A Melbourne man has pleaded guilty to the murder of Irish backpacker David Greene in a St Kilda boarding house last August.
Luke James Wentholt, 31, appeared in the Supreme Court via video link from prison today (Wednesday) and pleaded guilty to the murder of the 30-year-old bricklayer, who grew up in Co Wicklow.
He also pleaded guilty to one count of recklessly causing serious injury to Irishman David Byas, 28, who spent six weeks in hospital recovering after the incident in a St Kilda boarding house. Mr Wentholt was remanded for a plea in mitigation hearing on July 30.
The Age reports Australian Irish Welfare Bureau administrator Marion O’Hagan was in court with two of Mr Greene’s friends and said that his family continue to suffer.
Outside court she said that the death has been devastating for both his family and friends – and added that Mr Byas has returned home to Ireland but is struggling.
Mr Greene died in September after sustaining head injuries in the incident on August 26. His parents and two brothers were by his bedside when his life support machine was turned off on September 6 and he passed away just after 3am the next day in the Alfred Hospital.
He grew up in both Co Wicklow and Cabinteely in Dublin and decided to move to Australia in 2011 because of the recession.
He spent time in Perth at first and then moved to Melbourne in January of last year where he became manager of the Lynedoch Avenue boarding house. He became friends with Mr Byas at the boarding house.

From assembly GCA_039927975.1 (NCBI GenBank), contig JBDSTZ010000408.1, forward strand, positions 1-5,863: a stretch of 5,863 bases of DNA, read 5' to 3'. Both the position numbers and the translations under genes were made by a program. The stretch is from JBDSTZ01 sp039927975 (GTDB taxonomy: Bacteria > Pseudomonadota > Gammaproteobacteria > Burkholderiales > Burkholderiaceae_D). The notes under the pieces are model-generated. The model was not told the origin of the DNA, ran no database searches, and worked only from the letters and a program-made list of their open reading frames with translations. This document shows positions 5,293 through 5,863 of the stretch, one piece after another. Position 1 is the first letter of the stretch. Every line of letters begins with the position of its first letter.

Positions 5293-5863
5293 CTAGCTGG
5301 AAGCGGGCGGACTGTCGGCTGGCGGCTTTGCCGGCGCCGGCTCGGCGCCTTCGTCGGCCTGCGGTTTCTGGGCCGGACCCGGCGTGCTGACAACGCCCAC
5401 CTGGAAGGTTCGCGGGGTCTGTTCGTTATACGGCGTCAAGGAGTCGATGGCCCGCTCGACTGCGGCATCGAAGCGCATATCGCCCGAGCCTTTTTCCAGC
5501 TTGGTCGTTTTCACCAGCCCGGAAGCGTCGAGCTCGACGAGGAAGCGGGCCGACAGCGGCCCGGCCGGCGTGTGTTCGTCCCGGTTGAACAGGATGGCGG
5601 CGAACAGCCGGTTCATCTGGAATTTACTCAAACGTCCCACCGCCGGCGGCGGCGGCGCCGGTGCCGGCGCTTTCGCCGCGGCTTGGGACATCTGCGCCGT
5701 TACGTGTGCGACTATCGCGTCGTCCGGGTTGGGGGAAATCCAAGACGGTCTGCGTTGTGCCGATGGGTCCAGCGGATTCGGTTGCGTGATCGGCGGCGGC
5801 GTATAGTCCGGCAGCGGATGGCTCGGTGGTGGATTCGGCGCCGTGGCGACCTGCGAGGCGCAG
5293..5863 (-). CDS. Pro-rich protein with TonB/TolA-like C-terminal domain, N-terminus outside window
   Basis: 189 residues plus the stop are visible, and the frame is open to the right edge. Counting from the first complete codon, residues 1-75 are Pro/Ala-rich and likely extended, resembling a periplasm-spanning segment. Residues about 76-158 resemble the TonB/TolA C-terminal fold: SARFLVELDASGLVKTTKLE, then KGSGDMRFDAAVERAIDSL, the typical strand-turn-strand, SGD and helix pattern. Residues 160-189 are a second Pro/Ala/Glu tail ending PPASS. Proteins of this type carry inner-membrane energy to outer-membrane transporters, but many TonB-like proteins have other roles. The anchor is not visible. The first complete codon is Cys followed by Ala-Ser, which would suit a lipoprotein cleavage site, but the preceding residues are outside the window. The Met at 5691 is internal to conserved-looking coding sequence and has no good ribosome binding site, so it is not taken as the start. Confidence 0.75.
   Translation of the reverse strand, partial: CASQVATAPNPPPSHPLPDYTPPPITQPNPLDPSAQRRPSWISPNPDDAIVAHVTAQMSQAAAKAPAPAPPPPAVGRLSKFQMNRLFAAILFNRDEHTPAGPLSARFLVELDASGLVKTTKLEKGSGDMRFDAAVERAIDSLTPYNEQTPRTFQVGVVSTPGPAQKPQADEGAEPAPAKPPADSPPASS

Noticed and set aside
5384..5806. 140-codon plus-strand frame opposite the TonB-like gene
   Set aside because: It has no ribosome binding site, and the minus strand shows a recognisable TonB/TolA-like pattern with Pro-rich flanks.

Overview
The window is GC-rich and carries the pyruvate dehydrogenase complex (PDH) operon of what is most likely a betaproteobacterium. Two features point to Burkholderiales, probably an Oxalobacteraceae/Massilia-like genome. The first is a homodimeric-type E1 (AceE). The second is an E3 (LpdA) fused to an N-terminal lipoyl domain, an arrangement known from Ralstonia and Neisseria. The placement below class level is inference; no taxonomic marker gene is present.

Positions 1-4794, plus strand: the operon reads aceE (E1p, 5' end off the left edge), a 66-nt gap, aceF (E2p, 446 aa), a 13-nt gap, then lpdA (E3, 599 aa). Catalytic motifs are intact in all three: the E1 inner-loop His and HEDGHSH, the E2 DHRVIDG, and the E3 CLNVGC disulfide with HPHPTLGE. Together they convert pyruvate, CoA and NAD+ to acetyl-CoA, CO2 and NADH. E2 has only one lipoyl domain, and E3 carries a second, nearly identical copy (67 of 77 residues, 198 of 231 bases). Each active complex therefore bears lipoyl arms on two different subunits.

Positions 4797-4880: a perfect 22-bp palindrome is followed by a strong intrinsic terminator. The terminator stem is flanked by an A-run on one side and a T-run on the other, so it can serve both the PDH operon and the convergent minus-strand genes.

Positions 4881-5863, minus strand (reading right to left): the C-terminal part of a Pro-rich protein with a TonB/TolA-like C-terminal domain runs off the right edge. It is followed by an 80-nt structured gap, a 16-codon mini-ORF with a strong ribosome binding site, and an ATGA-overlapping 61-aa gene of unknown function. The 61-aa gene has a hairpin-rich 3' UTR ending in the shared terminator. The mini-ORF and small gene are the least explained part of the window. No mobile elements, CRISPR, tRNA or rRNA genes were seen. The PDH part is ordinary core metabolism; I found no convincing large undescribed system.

The court was previously told that Mr Wentholt was drunk on the night of the incident and that he had been showing off Karate and Jiu Jitsu moves. At the time he had been training in Jiu Jitsu up to five times a week.
The court heard that he repeatedly stomped on the heads of the two Irishmen and Mr Wentholt’s former girlfriend Shayla Pullen said she believed it started when Mr Greene joked about seeing her breast days earlier.
The court heard Mr Wentholt told Mr Greene he wanted to see him outside and Ms Pullen rushed out when she heard smashing sounds from the hallway. The court also heard she saw a shirtless and shoeless Mr Wentholt while the two men were lying still on the floor.
“I got up and opened the door and saw the two Daves were lying on the floor. There was blood everywhere,” she said in her police statement.
“I don’t remember Luke hitting them with anything, he was mostly just stomping on their heads with his foot…I yelled, ‘Look what you’ve done’.
“He had an evil look and stared straight at me.”
Last month, Mr Greene’s grieving mother Catherine spoke about her heartbreak in court documents and revealed that she always told her son to walk away from trouble.
“I had a great relationship with Davey. He was incredibly soft and I always tried to toughen him up and explain not all people were good like him. He never got into any trouble,” she said.
“I always told Davey to walk away from trouble. Davey was more likely to cry if he was confronted.”
Ms Greene recalled how popular her son was amongst his friends and that when he was younger she tried to toughen him up by bringing him to karate lessons.
“People loved Davey, he was something special. After he passed away there were thousands of messages from friends on Facebook for him,” she said.
“If you told Davey something was lovely, he’d just give it to you. Out of my three boys, Davey was the kindest.
“I remember Aidan (her husband) and I tried to toughen him up as a child. When he was six years old we took him to karate lessons. The first time, he was put up against a short little fat boy, and he wouldn’t hit him. He was too upset for the other boy.”